The Punisher: Cribbing a few details from Garth Ennis & Steve Dillons's comic, the 2004 version of Marvel's Death Wisher offers a few rays of light, but stumbles into idiocy thanks to some shoddy direction and abysmal acting. Thomas Jane sure looks the part, but this too-long origin story gives too much sympathy to the character, and attempts to drape a cape over a vigilante rather than portraying a real mental monster. I understand the temptation. Marvel Comics = super heroes right? Not always. There should be nothing heroic about Frank Castle. He's a murderer. He just kills "bad guys." It's a fine line the comics haven't always understood, but it's weird to me that they chose to snatch from Ennis who so obviously understood Castle's demented desires. And John Travolta??? Dear god no. That pipe. That hair. That smile. Chew, chew, chew sir - ya suck. I do love the brawl with The Russian. Too bad director Jonathan Hensleigh intercuts it with apartment baffoonery. Head shake, this Punisher is best left forgotten.
Punisher - War Zone: "Sometimes I'd like to get my hands on God." This third try up to bat embraces the exploitation roots of the character, and delivers a violent Lionsgate Horror Show that erupts into a kill crazy crowd pleaser. Former stuntwoman turned director Lexi Alexander cares little for plot or character development, and simply revels in the violence of Frank Castle's lifestyle. This is probably the best version of the character we're ever going to get on the silver screen. Ray Stevenson is a brute. A man with a hole in his heart, impossible to fill with vengeance, but he'll kill & probably die trying. Dominic West is LAAAARGER THAN LIFE as mob goon turned super villain Jigsaw, but Doug Hutchinson's little brother is even more fun as he chews through scenery and corpses alike. Gore Guts Galore. Heads are chopped, throats are slit, parkour wannabes go BOOM! Certainly not for everybody, but that's always going to be The Punisher's problem.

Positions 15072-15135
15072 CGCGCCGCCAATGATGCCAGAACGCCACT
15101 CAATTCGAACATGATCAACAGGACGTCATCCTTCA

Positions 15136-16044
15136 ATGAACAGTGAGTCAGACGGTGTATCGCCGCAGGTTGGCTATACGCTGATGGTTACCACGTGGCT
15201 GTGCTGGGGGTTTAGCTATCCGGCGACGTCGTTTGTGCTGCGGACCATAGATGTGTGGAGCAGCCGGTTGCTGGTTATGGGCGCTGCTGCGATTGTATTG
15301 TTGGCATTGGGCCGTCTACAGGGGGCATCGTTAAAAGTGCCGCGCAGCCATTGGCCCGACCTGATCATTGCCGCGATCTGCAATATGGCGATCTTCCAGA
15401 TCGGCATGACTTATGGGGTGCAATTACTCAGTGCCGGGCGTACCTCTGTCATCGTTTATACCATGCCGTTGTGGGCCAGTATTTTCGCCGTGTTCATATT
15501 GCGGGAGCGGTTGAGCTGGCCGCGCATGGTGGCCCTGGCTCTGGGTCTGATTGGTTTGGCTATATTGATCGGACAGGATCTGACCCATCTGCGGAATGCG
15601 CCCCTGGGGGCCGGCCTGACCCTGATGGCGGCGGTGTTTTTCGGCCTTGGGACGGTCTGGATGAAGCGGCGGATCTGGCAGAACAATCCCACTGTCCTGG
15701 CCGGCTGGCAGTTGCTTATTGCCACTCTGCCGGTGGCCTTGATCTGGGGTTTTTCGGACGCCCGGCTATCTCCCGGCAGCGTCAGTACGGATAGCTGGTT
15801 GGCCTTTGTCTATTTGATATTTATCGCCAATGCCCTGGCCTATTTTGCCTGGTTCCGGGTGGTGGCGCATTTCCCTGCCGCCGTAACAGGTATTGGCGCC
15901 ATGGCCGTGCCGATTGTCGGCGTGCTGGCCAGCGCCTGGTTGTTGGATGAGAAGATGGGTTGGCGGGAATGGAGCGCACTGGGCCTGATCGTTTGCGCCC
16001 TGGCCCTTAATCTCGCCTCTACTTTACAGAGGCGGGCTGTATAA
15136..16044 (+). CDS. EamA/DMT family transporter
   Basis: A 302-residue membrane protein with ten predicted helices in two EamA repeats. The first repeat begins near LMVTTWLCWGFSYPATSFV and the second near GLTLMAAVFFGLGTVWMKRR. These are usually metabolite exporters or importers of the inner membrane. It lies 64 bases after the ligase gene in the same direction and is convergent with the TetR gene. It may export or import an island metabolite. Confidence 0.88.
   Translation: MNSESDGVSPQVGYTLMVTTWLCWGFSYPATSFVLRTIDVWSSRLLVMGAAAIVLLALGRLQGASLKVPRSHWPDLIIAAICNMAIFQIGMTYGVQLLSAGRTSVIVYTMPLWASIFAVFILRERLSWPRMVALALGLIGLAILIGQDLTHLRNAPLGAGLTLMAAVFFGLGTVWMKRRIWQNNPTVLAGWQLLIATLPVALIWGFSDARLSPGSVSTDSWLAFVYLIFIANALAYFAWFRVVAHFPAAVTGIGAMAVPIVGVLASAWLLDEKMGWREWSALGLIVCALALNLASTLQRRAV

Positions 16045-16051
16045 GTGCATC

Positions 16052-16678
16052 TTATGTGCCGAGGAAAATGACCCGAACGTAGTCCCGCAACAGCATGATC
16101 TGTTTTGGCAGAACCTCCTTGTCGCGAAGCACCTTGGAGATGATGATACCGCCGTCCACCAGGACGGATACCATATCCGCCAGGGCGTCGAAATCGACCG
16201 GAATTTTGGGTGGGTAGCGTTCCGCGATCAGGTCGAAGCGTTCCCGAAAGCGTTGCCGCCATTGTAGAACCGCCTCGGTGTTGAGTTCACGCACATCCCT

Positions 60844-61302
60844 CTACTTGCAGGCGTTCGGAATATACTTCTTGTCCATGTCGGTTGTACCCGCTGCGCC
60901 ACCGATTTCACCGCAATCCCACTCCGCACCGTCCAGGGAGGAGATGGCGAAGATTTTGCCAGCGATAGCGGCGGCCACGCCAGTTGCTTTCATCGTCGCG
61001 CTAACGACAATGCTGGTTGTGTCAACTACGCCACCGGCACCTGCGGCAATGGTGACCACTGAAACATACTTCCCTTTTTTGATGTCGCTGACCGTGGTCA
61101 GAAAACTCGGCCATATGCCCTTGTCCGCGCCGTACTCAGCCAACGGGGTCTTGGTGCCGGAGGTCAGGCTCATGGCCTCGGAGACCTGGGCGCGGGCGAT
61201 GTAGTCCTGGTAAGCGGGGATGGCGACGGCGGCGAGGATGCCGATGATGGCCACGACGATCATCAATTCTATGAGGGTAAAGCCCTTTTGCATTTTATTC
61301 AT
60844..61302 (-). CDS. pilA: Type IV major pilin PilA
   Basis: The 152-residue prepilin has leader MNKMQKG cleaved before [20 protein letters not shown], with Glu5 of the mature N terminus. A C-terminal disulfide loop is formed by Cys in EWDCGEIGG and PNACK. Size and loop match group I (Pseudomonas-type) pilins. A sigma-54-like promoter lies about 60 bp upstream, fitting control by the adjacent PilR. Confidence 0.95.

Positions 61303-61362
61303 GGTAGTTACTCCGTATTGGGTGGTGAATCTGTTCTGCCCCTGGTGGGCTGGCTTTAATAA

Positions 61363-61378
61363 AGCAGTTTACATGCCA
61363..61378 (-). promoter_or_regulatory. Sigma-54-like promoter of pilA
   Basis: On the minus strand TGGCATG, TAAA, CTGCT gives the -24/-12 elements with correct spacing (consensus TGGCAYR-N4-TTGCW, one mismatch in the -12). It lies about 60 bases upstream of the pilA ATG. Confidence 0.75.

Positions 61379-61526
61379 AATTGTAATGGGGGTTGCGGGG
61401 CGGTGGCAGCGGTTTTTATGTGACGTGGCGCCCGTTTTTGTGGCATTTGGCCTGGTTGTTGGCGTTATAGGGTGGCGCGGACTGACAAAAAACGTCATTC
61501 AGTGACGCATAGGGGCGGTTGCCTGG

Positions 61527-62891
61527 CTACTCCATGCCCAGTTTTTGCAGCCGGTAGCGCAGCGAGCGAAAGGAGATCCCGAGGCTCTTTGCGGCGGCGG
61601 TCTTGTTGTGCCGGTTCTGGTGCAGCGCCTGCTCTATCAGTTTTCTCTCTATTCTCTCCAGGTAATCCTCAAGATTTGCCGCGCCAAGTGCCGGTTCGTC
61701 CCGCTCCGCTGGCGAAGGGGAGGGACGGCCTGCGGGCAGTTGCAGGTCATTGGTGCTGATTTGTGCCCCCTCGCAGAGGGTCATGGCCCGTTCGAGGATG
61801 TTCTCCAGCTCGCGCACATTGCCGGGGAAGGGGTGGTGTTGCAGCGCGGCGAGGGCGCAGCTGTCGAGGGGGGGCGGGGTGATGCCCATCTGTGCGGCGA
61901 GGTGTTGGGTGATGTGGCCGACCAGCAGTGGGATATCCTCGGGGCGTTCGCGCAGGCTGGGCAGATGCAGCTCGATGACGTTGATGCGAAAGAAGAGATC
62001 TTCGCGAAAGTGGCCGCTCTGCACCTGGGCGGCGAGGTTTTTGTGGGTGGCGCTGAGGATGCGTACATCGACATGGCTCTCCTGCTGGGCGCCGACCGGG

Mothra: "There's no need to fight on a scientific expedition." A few years after Gojira stomped his way through Tokyo, a scientific expedition crashes on a Lost World and discovers a tribe of giant moth worshipping savages...as well as a couple of teeny tiny sing songy ladies. A riff on King Kong, Mothra is a perfectly weird trip into Kaiju Kraaazy. How do you even conceive of this stuff? A couple of Lilliputians get tired of the showbiz lifestyle and use the power of music to call down a giant moth to typhoon destruction until a smug businessman cries uncle. WTF Goofy. I love it.
Mothra vs Godzilla: When a giant egg washes ashore, and after an evil businessman (those guys again!) lays claim on this obvious moneymaker, those teeny tiny sing songy ladies show up to warn our world of Mothra's rage. Meanwhile, everyone's favorite mutant dinosaur (is that what he is? I'm still not sure, Godzilla is just Godzilla, right?) emerges from underneath the beach to wreak havoc. The good scientists & reporters of Japan work together to convince the sing songy ladies to pit Mothra against Godzilla and save the world another Kaiju headache. Their plan more or less works out. A fun entry in the Godzilla saga, but not nearly as werid as the original Mothra or as fun as some of the other Godzillas we watched Wednesday.